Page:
Horowitz is a billionaire with diverse interests, and it becomes apparent to Armand that he is in Paris for more than just the birth. His cryptic statement (taken from Shakespeare’s The Tempest) that “Hell is empty and all the devils are here” reverberates in Armand’s mind throughout this trip. Stephen’s specialty in business has always been to root out corruption and bad dealings within and amongst companies and to reveal or thwart them somehow before they can do more harm but, contrary to his usual practice with Armand, he is silent about whatever issue is pending.
After a dinner en famille at their favorite restaurant, Armand and Reine-Marie watch in horror as a van barrels towards and runs down Stephen, who is crossing the street while looking at his telephone and pauses at the sight of the Eiffel Tower lighting up for the evening. But this was no accident; the hit-and-run was deliberate, and starts the story rolling as the family begins to ponder who would want to harm or kill Stephen and why. It soon becomes apparent that the Paris police, possibly at the very highest levels, are involved/not to be trusted, and Armand, his wife, and his two sons are soon playing a game of cat and mouse, hoping to avoid bad consequences while ferreting out the mystery Horowitz (now in a coma from which he is not expected to recover) has left behind for them to handle.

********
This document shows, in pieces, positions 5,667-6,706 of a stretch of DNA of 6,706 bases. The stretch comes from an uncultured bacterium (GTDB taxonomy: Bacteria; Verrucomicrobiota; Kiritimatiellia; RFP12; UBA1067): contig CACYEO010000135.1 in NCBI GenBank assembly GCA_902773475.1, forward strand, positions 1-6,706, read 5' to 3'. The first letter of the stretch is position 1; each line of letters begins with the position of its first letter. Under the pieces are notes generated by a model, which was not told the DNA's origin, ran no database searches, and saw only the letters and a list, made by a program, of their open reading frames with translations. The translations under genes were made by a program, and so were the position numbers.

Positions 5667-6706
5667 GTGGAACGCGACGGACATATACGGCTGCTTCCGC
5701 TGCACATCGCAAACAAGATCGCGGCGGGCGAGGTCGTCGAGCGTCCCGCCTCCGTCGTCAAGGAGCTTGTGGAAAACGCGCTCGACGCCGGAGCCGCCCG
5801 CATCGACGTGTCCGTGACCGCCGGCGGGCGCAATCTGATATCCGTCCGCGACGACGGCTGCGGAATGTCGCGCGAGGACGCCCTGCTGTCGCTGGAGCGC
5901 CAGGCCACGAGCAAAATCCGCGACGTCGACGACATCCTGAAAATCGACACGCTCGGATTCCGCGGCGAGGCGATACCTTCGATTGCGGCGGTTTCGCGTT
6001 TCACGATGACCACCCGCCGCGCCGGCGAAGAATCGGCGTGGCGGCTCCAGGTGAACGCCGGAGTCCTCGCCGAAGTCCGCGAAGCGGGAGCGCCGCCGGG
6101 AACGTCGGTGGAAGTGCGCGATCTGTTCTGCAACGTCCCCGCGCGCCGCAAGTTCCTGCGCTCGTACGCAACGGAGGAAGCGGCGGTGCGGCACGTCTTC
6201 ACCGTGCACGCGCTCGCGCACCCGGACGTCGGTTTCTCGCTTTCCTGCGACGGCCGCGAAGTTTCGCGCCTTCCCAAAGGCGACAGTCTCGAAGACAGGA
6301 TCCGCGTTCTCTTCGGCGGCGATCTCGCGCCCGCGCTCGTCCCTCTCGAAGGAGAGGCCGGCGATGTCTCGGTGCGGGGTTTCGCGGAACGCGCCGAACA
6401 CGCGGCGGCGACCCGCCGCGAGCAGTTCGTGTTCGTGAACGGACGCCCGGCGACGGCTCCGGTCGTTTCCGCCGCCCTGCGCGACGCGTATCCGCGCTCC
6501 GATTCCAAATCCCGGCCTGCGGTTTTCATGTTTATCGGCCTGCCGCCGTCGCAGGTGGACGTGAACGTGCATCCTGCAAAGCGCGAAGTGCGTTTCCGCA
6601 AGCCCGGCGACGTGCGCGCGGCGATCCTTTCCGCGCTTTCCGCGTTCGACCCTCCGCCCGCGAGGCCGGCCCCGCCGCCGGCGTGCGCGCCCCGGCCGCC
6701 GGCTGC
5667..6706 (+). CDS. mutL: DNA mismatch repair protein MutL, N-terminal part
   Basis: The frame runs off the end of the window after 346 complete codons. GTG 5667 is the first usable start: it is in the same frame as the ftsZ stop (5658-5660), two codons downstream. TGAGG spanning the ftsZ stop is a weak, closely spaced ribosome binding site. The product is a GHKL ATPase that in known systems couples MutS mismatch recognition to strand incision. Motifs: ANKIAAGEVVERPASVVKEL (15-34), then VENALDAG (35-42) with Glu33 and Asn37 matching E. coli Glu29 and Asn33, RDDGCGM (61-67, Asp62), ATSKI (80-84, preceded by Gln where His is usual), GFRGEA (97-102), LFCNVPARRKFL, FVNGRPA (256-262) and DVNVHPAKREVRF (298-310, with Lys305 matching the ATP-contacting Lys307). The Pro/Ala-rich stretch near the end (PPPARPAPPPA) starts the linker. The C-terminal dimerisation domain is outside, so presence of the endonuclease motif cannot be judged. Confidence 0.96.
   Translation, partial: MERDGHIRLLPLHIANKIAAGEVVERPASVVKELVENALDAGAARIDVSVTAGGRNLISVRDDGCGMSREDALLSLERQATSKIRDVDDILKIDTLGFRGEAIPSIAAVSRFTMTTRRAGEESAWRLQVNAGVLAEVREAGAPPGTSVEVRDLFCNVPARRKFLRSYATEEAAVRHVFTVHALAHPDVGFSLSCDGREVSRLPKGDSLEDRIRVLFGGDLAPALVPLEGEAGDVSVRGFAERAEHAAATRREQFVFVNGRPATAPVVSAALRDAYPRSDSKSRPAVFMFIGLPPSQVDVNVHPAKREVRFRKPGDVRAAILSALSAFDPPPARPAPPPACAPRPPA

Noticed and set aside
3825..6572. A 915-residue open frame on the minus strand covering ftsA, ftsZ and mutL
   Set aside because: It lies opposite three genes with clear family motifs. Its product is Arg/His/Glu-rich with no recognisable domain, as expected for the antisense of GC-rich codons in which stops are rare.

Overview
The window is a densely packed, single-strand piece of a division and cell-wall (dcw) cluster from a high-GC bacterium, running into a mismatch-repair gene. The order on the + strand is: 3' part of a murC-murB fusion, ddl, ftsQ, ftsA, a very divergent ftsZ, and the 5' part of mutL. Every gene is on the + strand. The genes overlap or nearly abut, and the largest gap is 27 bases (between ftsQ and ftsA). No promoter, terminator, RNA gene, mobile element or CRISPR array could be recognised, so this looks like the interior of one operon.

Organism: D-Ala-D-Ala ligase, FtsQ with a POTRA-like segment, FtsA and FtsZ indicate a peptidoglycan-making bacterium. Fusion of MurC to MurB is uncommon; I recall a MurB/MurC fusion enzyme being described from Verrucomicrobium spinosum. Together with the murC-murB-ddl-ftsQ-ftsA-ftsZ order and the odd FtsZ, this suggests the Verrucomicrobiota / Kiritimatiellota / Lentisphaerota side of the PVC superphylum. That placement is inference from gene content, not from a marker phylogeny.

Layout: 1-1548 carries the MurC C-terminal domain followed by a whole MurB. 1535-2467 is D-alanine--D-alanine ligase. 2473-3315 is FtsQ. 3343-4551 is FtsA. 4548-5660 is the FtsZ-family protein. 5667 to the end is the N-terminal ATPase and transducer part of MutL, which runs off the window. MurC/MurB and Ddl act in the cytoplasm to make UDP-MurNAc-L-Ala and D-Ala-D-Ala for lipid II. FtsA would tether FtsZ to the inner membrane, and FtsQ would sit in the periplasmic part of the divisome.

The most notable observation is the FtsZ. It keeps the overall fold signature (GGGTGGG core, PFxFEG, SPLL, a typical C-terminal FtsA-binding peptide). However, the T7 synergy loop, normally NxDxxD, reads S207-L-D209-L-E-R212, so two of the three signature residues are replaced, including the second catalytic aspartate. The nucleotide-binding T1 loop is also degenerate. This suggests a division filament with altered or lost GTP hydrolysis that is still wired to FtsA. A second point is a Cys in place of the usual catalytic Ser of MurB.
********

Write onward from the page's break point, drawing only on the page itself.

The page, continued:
Paris is not a city about which I can be objective. It enthralls me whenever I am there, whether that’s literally (only twice and that briefly) or within the pages of a book. Penny makes the city one of the chief characters in the novel, especially as she weaves the histories of Horowitz and the various Gamache family members into its environs—Stephen’s presence in the Resistance, Armand’s marriage proposal to Reine-Marie, their current wanderings amongst its landmarks and personal favorite haunts. I thought, as so many others have said, that I would miss the critical element of Three Pines in this book, but I actually think it was brilliant to extract all of the characters from their regular venue—it made the story much more about their interactions and relationships when not constrained by the familiarity of background, especially set against the magnificence of Paris.